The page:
This week’s Art and Theology piece comes through a sketch from our regularly-contributing artist, Rosanna Cartwright. She’s submitted a pencil drawing of someone having experienced one of Jesus’ miracles, transferring from blind to sighted.
Several things about this drawing stand out. I’m not a huge fan of leaning on the “sighted is way better than blind” narrative. People who can’t see are also bearers of God’s Spirit. Plenty of people who can see with their eyes don’t see clearly with their hearts. I know there’s a temptation to define “normal and right” as “just like most of us are”. I don’t think Jesus’ miracles were meant to transform people on the edges of our culture into “normal” folks. Our normality is neither the center nor the goal of the universe.
Still, I like this depiction because of the sense of wonder in the expression of the subject. We can take or leave his eyes being opened to perceive light waves. His eyes flying open in wonder speaks volumes. “I can see” encompasses so much more than physical sight. He, himself, is open to the world and all its possibilities! His expression leaps off the page.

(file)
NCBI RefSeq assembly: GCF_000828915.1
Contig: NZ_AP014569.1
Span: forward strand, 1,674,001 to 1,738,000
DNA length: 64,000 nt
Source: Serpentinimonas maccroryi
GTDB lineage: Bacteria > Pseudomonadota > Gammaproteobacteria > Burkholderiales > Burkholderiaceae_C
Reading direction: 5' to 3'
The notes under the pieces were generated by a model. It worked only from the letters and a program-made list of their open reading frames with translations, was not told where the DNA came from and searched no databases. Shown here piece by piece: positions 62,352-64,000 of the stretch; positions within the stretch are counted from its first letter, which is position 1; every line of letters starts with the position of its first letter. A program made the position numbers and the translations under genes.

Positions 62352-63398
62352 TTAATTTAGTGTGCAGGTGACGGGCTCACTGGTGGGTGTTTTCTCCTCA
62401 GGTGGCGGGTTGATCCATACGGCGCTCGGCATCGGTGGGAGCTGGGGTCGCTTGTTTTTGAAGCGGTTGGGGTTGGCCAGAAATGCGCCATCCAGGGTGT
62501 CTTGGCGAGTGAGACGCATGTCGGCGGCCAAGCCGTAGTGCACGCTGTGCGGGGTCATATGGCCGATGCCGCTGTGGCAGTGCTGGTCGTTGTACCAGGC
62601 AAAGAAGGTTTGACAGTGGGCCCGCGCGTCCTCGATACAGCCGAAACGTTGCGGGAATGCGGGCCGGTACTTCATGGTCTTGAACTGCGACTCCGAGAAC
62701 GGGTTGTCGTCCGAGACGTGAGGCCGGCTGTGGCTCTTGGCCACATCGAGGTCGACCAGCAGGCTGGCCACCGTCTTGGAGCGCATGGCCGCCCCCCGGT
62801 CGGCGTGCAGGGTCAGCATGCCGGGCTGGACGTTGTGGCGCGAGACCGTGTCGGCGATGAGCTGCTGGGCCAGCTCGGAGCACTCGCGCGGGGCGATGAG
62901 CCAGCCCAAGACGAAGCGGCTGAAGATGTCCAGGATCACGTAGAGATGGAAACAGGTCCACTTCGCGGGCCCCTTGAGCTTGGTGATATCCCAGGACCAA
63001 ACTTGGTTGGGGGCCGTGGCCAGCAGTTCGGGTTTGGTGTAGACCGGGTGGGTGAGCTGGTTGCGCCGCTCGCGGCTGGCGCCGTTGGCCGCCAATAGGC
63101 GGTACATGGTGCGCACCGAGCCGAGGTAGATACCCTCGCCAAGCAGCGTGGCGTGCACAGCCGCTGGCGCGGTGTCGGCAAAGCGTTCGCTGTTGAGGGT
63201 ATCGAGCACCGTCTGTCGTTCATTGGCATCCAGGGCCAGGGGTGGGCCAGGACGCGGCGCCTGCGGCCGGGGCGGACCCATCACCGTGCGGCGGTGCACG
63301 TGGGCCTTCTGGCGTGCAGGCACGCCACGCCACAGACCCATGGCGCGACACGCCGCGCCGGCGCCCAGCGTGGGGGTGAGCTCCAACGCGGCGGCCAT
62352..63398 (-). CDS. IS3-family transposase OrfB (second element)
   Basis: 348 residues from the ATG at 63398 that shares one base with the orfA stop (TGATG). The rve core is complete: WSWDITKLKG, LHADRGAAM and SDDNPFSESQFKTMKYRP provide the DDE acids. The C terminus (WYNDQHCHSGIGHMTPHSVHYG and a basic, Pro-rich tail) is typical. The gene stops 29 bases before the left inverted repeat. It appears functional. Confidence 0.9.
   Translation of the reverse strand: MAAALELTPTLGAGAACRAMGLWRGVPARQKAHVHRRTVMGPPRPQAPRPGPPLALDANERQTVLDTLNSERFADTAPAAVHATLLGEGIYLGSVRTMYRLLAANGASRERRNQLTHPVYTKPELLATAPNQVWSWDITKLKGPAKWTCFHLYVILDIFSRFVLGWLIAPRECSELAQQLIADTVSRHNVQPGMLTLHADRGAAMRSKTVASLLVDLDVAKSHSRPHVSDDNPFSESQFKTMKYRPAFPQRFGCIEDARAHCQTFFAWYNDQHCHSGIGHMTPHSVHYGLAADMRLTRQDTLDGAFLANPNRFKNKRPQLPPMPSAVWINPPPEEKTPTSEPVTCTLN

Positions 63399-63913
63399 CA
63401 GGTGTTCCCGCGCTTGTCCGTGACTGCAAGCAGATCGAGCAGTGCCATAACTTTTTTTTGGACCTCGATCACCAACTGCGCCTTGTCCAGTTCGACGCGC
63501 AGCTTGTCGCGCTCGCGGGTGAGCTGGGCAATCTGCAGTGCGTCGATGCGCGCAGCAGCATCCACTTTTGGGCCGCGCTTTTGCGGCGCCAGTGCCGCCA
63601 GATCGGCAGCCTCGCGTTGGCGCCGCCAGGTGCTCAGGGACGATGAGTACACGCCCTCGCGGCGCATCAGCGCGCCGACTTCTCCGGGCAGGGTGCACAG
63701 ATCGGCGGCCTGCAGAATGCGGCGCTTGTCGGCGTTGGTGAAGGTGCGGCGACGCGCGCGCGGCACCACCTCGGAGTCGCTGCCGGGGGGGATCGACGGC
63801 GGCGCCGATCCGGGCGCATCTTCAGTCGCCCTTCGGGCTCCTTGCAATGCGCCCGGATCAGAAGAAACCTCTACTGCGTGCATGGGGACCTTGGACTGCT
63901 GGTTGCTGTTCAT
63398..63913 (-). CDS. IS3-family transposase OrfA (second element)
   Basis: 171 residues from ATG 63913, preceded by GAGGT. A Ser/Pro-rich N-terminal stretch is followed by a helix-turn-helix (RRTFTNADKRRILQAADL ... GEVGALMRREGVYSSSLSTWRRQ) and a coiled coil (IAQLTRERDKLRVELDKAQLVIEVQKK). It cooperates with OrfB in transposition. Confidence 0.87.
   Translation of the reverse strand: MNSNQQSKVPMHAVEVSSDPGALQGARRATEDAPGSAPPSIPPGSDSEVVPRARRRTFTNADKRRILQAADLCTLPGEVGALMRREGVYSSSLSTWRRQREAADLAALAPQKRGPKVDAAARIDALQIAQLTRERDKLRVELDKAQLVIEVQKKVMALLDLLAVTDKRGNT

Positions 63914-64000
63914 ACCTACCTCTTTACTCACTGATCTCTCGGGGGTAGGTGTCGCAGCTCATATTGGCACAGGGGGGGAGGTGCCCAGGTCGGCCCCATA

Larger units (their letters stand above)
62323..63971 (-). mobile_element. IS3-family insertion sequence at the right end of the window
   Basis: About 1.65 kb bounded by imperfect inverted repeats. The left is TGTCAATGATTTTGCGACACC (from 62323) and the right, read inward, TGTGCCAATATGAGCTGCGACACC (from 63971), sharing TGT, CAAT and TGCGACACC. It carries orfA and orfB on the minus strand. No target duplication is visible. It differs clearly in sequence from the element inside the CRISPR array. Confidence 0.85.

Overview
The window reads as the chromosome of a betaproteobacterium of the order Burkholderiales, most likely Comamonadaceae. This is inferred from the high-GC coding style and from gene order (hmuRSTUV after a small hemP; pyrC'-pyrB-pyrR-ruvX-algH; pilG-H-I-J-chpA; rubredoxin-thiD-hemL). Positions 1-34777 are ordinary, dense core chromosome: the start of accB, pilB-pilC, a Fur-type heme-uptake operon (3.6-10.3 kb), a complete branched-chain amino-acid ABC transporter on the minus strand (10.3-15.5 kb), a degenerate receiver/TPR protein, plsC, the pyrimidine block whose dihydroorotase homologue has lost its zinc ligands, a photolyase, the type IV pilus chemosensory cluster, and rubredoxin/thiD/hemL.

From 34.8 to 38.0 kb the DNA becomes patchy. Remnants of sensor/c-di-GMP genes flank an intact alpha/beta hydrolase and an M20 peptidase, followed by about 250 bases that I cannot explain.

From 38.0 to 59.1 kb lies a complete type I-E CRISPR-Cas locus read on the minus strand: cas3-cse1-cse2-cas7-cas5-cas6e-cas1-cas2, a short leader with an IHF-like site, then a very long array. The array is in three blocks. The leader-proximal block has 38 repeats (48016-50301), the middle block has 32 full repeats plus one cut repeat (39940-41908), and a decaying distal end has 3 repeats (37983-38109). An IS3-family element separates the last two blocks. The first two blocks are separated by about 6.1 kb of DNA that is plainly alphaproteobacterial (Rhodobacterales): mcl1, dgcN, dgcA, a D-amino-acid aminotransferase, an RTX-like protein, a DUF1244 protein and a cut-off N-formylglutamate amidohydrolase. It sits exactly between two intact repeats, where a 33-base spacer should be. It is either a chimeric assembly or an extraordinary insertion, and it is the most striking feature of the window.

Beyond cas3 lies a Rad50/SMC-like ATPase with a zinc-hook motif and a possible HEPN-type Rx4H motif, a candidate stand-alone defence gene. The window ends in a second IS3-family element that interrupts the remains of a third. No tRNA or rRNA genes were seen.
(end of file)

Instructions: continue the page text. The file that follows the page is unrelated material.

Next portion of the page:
The phrase, “Lord, I believe” isn’t just a matter of internal conviction in this drawing. The word “BLIND” at the top is bound up in chains, straight-line pencil marks. It’s limited, tied down, a weighty, self-contained thing. By contrast, “I believe” is duplicated, replicated, echoing across the page, seemingly in multiple dimensions. The words themselves reach out, just like the man does. This new thing is rolling through all creation, encompassing the subject and everyone who views him.
I also love that this drawing looks like a sketch, almost an unfinished prelude. That’s exactly what this miracle moment is. It doesn’t point to itself. It’s the beginning of a lifetime of questions and interactions. We know that sketches like this usually get filled in with more concrete lines, colors, perhaps backgrounds. We don’t know what that will look like yet, and that’s wholly appropriate! Viewing it, we’re invited to ask not just what this moment is, but what it will become, one of the key questions of faith.
Thanks to Rosanna for letting us share in this work! You can find her on Facebook at https://www.facebook.com/rosanna.cartwright.3. Come back again next week to experience more of the connection between faith and art!